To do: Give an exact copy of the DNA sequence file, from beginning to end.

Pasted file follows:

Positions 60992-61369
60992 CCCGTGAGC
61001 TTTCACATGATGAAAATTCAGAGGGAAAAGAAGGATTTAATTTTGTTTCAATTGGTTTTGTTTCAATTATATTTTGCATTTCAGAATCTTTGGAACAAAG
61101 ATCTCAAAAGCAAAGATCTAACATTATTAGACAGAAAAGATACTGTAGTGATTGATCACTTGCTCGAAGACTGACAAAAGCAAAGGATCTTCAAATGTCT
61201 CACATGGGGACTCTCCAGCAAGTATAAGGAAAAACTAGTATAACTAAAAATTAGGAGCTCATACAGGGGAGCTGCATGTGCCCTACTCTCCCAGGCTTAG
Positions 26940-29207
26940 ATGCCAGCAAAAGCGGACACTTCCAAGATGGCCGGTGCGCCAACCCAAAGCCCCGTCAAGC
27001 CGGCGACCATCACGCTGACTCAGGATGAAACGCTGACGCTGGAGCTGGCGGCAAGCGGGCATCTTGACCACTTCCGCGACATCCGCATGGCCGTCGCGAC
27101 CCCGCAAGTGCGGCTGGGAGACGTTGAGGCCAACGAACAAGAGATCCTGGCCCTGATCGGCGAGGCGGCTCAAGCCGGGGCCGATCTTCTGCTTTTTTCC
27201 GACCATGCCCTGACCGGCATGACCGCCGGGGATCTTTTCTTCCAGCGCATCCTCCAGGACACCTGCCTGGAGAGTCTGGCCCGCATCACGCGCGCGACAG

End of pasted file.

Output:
Positions 60992-61369
60992 CCCGTGAGC
61001 TTTCACATGATGAAAATTCAGAGGGAAAAGAAGGATTTAATTTTGTTTCAATTGGTTTTGTTTCAATTATATTTTGCATTTCAGAATCTTTGGAACAAAG
61101 ATCTCAAAAGCAAAGATCTAACATTATTAGACAGAAAAGATACTGTAGTGATTGATCACTTGCTCGAAGACTGACAAAAGCAAAGGATCTTCAAATGTCT
61201 CACATGGGGACTCTCCAGCAAGTATAAGGAAAAACTAGTATAACTAAAAATTAGGAGCTCATACAGGGGAGCTGCATGTGCCCTACTCTCCCAGGCTTAG
Positions 26940-29207
26940 ATGCCAGCAAAAGCGGACACTTCCAAGATGGCCGGTGCGCCAACCCAAAGCCCCGTCAAGC
27001 CGGCGACCATCACGCTGACTCAGGATGAAACGCTGACGCTGGAGCTGGCGGCAAGCGGGCATCTTGACCACTTCCGCGACATCCGCATGGCCGTCGCGAC
27101 CCCGCAAGTGCGGCTGGGAGACGTTGAGGCCAACGAACAAGAGATCCTGGCCCTGATCGGCGAGGCGGCTCAAGCCGGGGCCGATCTTCTGCTTTTTTCC
27201 GACCATGCCCTGACCGGCATGACCGCCGGGGATCTTTTCTTCCAGCGCATCCTCCAGGACACCTGCCTGGAGAGTCTGGCCCGCATCACGCGCGCGACAG